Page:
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By Brahma Chellaney
Beijing's creeping aggression signals a challenge to U.S. presence in the Asian Pacific
Independent voices from the The Washington Times Communities
Topic - European Union
In a move to further strengthen Kremlin control over Russian media, President Vladimir Putin ordered Monday the creation of a news agency that an influential lawmaker described as a "powerful propaganda" weapon and critics dubbed the "Ministry of Truth."
A top Democrat in Congress called on the Obama administration on Monday to stand firm with Ukraine's pro-democracy and pro-European Union demonstrators as the nation's president agreed to hold a "roundtable" with opposition groups who have led massive demonstration's in Kiev over the past 10 days.
Dozens of riot police in full gear positioned themselves outside the Kiev city administration on Monday, the deadline a court has set for the protesters occupying the building to leave.
Attempting to "liberate" Ukraine may be high-minded of the European Union, but it poses important questions ("Ukraine mass protests resume after government wins vote," Web, Dec. 3).
With Ukraine's president out of the country and his opponents still boiling with anger, the country's political tensions Tuesday appeared mired in a standoff as large protest rallies showed no sign of letting up.
In an operation involving 10 foreign law enforcement agencies, the Department of Homeland Security helped seize more than 700 websites selling counterfeit goods on Cyber Monday, the busiest online shopping day of the year.
Croatians on Sunday are voting in a referendum that could ban gay marriages after conservative groups, backed by the influential Roman Catholic Church, demanded that the country's constitution define the matrimony as a union of a man and a woman.
Russian President Vladimir Putin wants to re-create a Russian sphere of influence in Ukraine, while President Obama is occupied with politics at home and in Iran. German Chancellor Angela Merkel has been intimidated like Mr. Obama, and took the wrong side against eastern neighbors by proposing European Union-Russian talks about long-independent states. Congress and Mr. Obama should help Ukraine retain free markets, and the freedom and democracy of their people ("Protests continue in tense Kiev as Ukraine tilts away from West toward Moscow," Web, Nov. 25).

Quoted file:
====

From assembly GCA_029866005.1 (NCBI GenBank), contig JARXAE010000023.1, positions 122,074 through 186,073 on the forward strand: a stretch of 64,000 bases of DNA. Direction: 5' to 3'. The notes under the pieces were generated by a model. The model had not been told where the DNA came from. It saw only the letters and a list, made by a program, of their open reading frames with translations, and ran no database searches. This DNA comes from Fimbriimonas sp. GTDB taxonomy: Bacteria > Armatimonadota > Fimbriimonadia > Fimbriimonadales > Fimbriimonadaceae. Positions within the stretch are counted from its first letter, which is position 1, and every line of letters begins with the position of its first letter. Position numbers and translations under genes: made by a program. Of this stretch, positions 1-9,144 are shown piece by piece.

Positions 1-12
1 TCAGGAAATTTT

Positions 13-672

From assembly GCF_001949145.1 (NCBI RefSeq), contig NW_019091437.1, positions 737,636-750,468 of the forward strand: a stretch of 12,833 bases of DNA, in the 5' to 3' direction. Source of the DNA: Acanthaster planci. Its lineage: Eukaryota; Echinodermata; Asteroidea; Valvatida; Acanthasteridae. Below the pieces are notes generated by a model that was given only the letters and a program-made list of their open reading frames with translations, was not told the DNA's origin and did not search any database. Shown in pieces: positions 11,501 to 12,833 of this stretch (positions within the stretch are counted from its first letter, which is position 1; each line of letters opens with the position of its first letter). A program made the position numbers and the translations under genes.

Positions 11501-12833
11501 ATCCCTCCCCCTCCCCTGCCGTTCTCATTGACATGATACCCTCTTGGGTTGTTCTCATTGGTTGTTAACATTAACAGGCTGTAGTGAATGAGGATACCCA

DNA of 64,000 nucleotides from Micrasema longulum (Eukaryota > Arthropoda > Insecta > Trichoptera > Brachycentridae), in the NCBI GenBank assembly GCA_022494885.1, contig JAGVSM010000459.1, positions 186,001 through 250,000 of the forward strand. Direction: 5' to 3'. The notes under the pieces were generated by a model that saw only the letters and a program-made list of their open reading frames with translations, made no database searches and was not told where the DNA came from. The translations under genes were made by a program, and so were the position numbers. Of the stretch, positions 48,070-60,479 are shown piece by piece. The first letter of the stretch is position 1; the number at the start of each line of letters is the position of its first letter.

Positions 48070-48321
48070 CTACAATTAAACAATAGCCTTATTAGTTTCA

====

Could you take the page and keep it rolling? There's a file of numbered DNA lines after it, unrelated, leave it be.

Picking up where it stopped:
The U.S. ambassador in Afghanistan is prodding President Hamid Karzai to sign an agreement to allow U.S. troops to remain in the nation after 2014.
More than 100,000 demonstrators chased away police to rally in the center of Ukraine's capital Sunday, defying a new government ban on protests on Independence Square, in the biggest show of anger over the president's refusal to sign an agreement with the European Union.
In the words of its national anthem, Canada is standing strong and free against the Iranian nuclear agreement engineered by the Obama administration.
Since facing massive protests last winter, he has stifled nearly all domestic dissent and implemented widely criticized anti-gay laws as Russia prepares to host the 2014 Winter Olympics in Sochi.
Aspecter of populism seems to be haunting Europe. While the trend is not winning elections yet, London Financial Times' Gideon Rachman fears that "anti-establishment radicals do not need to capture the position of president or prime minister to gum up the system. Even if traditional pro-EU centrists continue to lead most national governments in Europe, their room for maneuver at EU summits is greatly reduced if populist parties are making big gains back home."
For more than a decade, Iran has successfully bought time from its nuclear detractors by negotiating in bad faith as it worked feverishly to develop nuclear weapons. Tehran now has bought six more months.
About 50,000 demonstrators rallied in the center of Kiev on Sunday to demand that the Ukrainian government reverse course and sign a landmark agreement with the European Union in defiance of Russia.